Who the Chiefs could see in the AFC Championship ... and who they might want to see

Andy Reid greeted after Chiefs beat Colts

Andy Reid is warmly greeted after Chiefs beat the Indianapolis Colts 31-13 in the AFC Divisional round on Saturday, Jan. 12, 2019.
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Andy Reid is warmly greeted after Chiefs beat the Indianapolis Colts 31-13 in the AFC Divisional round on Saturday, Jan. 12, 2019.

In eight days, Arrowhead Stadium will host its first AFC Championship Game in its 47-year history.

The Chiefs will be there.

Who else?

The Chargers and Patriots play at 12:05 p.m. Central on Sunday in Foxborough, Mass., for the right to visit Kansas City next weekend. The Patriots are a 4-point favorite in the AFC Divisional Round game.

After their 31-13 victory against the Colts on Saturday, several Chiefs were asked which team they preferred to face. They didn’t take the bait.

“Luckily it’s going to be at Arrowhead,” lineman Mitchell Schwartz said. “That’s two of the top teams in the AFC; the Colts were another one. We know whoever we face in the playoffs is gonna bring it, and they’re gonna be good. So we’ll have our work cut out for us.”

The Chiefs would be favored by 4.5 points against the Chargers and by 4 points against the Patriots, bet BetOnline.

They are familiar with both possibilities. Let’s take a look.

New England Patriots (11-5, No. 2 seed)

Previous meeting this year: Patriots 43, Chiefs 40, Oct. 14

Ah, the vaunted New England Patriots. They’re no stranger to this time of year, and they’re vying for their eight straight appearance in the AFC Championship. If they would have an advantage over the Chiefs, it would start there — experience.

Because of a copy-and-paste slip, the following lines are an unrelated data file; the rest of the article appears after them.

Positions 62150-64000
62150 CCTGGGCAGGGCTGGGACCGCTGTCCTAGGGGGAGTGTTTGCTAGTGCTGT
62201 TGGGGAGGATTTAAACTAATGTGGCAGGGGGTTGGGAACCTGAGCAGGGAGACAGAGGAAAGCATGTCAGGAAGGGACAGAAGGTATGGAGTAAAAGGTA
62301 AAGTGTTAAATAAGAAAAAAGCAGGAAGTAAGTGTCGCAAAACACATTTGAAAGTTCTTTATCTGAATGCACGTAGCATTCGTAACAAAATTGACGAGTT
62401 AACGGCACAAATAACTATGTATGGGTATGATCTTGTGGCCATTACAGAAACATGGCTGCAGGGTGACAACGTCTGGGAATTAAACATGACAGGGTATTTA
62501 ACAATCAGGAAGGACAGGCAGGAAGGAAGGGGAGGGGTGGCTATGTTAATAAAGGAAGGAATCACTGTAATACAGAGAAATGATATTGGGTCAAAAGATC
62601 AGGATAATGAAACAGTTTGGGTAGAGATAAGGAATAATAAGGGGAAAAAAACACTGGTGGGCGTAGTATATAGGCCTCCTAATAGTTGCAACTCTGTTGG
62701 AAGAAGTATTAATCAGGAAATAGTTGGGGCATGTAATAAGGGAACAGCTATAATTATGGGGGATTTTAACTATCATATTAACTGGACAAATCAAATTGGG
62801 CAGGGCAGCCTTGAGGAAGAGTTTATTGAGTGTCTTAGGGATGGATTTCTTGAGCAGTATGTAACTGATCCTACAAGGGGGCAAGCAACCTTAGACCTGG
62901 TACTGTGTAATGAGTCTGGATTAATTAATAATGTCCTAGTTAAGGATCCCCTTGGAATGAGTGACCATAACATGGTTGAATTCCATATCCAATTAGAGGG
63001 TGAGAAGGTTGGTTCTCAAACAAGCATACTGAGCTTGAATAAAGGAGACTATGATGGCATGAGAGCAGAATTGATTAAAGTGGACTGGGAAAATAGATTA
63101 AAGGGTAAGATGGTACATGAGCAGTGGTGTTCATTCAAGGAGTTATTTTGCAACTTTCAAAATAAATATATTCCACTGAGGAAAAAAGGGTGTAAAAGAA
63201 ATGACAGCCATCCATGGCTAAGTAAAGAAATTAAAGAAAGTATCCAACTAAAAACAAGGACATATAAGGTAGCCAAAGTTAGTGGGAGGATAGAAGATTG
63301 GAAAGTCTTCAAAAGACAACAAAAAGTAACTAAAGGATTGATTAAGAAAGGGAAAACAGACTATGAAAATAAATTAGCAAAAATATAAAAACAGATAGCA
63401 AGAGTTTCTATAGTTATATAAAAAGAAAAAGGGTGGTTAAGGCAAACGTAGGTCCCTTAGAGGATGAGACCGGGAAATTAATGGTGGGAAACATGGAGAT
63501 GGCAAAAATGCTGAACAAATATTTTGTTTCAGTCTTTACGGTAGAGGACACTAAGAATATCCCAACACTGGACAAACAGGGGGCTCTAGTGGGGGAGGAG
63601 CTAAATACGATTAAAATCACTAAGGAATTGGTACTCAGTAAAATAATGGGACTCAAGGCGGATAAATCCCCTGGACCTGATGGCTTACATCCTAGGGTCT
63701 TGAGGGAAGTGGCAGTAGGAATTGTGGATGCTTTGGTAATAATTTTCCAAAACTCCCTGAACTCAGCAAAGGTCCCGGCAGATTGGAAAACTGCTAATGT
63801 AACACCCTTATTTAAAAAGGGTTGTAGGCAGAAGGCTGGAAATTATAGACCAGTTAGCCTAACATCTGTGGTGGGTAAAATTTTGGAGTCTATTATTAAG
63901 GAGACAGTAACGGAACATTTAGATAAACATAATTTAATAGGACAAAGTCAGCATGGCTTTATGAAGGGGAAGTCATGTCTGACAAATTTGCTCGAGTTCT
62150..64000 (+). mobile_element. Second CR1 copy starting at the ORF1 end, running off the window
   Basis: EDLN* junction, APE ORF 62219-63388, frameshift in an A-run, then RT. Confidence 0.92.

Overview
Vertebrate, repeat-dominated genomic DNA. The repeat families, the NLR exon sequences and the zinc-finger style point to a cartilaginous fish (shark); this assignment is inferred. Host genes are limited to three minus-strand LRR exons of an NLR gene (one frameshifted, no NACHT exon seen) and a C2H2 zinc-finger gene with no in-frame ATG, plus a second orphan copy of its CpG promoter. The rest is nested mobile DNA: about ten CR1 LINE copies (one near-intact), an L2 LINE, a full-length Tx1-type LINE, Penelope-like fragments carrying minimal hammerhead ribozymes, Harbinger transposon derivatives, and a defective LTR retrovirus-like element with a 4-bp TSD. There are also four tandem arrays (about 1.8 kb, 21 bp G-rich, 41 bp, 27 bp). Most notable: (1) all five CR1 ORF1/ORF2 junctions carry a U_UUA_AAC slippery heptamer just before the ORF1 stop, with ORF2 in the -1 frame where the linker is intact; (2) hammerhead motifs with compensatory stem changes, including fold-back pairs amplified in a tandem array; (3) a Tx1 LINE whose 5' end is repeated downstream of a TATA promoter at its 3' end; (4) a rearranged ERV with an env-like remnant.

But much of their success there comes on their home field. In fact, New England has not won a road conference championship game since 2004.

It would be an intriguing matchup in the trenches. The Chiefs tied for the NFL lead with 52 sacks. But Tom Brady was hurried less often than any quarterback in the league, facing pressure on only 17.4 percent of his dropbacks, according to Next Gen Stats.

The Patriots have a bit of a Jekyll and Hyde defense, and fortunately for the Chiefs, the fickle nature is dependent on the venue. They rank second in the NFL in defense-adjusted value over average (DVOA) in their home games. They rank 31st in the league in the exact same statistic in road games.

Again, the Chiefs are hosting.

Los Angeles Chargers (13-4, No. 5 seed)

Previous meetings this year: Chiefs 38, Chargers 28, Sept. 9; Chargers 29, Chiefs 28, Dec. 13

At age 37, Philip Rivers put together one of his best seasons, tying a career-high with a 105.5 quarterback rating. He threw 32 touchdowns. And yet the Chargers managed to win without his best offering against the Ravens in the AFC Wild Card Round.

Why? Their defense is better than most give it credit for. The Chargers finished eighth in the NFL in fewest points allowed (20.6 per game). Although they are relatively weak at inside linebacker, they prefer to rotate more defensive backs into packages. That would be speed-on-speed against the Chiefs’ passing attack, which includes Tyreek Hill and Sammy Watkins running routes.

The Chiefs’ best chance to take Rivers out of his game is to pressure him. And the opportunity is there. In two matchups this season, Chiefs lineman Chris Jones has dominated the interior of the Chargers offensive line.

Lastly, a note: Chiefs quarterback Patrick Mahomes threw for six touchdowns and zero interceptions in the two games against Los Angeles.

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